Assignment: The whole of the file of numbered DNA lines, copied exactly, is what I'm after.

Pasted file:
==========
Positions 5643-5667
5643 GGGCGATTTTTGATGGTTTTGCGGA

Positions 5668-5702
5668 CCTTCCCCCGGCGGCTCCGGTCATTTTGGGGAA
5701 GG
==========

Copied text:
Positions 5643-5667
5643 GGGCGATTTTTGATGGTTTTGCGGA

Positions 5668-5702
5668 CCTTCCCCCGGCGGCTCCGGTCATTTTGGGGAA
5701 GG